Sheriff's detectives said child molester Nicholas Rocha didn't have to go far to find his victim: he just had to turn to his girlfriend. Detectives said Rocha sexually molested his girlfriend's 8-year-old daughter over a period of nearly two-and-a-half years before getting caught.
The Alliance Against Family Violence and Sexual Assault says 80 percent of child molesters are known and trusted by the victim's family. And in many cases, such as ones involving single moms, they are brought straight into the home and allowed easy access to the victim. Related Detectives Arrest Child Molestation Suspect Homeless Man Arrested On Child Molestation Charges
"The unfortunate thing is this behavior is typical of predators," said Alliance Against Family Violence Director Louis Gill.
Alliance said 60 to 65 percent of single moms who come through their doors have children who have been assaulted by the mother's boyfriend or ex-boyfriend. The center says child molesters will prey on single moms who are struggling with balancing parenthood, work and trying to find a father for their kids.
"They're able to identify the woman's needs, need for job security, emotional attachment and baby-sit the kids," said crisis counselor Raye Bugnosen.
The key for predators is finding a woman distracted with work or finding work. "They're trying to get basic needs, food clothing shelter and so the attention of the child is what goes away first," said Bugnosen. That's when the perpetrator will swoop in. "They'll befriend moms that have daughters or children of an age their interested. Then they'll set out making them comfortable, making sure their defenses are dropped and then they'll hurt people," said Gill.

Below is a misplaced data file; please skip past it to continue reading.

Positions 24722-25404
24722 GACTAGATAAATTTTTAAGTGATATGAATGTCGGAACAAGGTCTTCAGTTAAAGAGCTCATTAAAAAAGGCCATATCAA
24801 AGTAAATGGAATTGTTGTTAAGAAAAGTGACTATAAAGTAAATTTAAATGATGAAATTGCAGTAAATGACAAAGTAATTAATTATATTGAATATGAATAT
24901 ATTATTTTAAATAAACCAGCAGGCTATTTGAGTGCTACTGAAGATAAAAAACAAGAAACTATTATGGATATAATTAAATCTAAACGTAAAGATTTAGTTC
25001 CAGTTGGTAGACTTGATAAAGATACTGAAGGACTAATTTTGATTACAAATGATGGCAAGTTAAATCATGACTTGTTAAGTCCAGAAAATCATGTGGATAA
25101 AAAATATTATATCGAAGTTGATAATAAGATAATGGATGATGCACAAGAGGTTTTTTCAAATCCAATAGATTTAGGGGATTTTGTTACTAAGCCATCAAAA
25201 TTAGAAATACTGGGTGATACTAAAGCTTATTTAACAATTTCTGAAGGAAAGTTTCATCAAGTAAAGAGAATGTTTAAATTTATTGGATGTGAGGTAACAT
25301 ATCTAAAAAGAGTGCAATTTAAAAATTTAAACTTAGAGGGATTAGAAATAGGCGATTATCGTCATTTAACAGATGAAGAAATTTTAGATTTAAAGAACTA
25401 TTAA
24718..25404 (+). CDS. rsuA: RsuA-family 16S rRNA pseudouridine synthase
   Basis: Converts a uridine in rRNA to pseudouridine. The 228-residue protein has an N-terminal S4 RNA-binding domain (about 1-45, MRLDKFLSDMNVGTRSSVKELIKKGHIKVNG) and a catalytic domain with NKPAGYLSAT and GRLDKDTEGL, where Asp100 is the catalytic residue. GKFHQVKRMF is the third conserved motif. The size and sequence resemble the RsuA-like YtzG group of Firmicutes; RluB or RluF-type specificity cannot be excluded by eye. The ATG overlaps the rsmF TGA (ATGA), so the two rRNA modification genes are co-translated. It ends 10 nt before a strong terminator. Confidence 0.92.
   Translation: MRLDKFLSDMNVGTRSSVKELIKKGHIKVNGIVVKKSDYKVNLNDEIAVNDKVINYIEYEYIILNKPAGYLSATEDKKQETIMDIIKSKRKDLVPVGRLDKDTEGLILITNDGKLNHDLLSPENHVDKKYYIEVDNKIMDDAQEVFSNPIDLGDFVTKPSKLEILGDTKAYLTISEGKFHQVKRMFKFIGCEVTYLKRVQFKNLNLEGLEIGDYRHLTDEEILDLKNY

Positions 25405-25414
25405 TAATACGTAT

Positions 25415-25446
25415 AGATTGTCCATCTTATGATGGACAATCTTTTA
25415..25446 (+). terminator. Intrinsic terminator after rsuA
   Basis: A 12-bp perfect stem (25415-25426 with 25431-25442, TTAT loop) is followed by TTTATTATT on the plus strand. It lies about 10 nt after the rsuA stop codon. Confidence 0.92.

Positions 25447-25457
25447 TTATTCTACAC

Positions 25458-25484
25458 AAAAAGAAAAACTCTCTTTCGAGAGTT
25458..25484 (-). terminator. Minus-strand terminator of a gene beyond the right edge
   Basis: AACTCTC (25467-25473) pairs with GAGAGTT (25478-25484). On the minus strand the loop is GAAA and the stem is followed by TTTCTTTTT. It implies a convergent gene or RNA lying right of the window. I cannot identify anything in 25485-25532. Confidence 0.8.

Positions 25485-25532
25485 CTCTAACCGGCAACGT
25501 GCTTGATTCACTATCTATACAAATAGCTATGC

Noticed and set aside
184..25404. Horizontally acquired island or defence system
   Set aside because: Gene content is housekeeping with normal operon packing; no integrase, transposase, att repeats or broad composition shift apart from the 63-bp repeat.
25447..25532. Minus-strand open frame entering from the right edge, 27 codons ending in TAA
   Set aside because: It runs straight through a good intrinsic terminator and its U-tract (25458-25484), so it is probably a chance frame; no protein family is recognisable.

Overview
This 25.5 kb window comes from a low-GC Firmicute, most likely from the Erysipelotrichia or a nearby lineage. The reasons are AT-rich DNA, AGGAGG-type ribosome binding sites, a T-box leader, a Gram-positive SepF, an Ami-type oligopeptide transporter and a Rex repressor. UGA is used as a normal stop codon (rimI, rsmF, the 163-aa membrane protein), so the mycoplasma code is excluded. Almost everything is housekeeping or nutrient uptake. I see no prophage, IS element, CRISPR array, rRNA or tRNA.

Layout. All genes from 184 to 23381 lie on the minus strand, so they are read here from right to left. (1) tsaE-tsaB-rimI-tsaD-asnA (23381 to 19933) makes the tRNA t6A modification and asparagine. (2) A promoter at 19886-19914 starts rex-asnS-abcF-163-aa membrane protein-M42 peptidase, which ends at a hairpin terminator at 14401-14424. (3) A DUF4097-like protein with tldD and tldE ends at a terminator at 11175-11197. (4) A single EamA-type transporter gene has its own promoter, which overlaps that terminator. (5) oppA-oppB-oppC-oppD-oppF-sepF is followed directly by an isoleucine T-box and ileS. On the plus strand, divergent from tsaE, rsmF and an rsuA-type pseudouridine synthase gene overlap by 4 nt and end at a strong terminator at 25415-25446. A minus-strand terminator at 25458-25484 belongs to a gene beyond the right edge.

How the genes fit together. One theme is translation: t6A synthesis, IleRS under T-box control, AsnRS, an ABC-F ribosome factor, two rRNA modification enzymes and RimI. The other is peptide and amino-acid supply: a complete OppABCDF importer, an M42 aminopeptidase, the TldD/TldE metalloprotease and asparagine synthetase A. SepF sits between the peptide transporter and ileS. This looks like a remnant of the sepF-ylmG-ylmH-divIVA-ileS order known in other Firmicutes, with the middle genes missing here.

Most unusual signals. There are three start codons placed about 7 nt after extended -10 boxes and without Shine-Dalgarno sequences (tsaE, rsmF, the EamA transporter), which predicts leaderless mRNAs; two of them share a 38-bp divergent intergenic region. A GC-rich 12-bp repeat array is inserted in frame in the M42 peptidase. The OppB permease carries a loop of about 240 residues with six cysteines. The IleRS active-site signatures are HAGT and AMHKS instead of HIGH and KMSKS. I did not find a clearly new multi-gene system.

"They prey on women who don't have a strong support system," said Bugnosen. "The problem is people just don't know that it's usually someone you trust," said Gill.
The center has these tips for single moms: check the Megan's Law website and law enforcement for any violent criminal history the person you are dating may have.
Also pay close attention to your children's reaction. They can be your biggest warning sign. "Pay attention closely to your children's behavior, any type of change in behavior. If they act more withdrawn than usual, then you need to look at what's going on," said Bugnosen.
And keep an open daily communication with your children. "Ask them 'How's your day going?' Even a simple 'What was your day like today?' can clue a parent in on a child's psyche," said Bugnosen.
Most importantly, use your best judgment and go with your instincts. If you feel something is wrong chances are you're right.
If you have any questions about sexual assault, you can contact the alliance hot line 24 hours a day at 327-1091.
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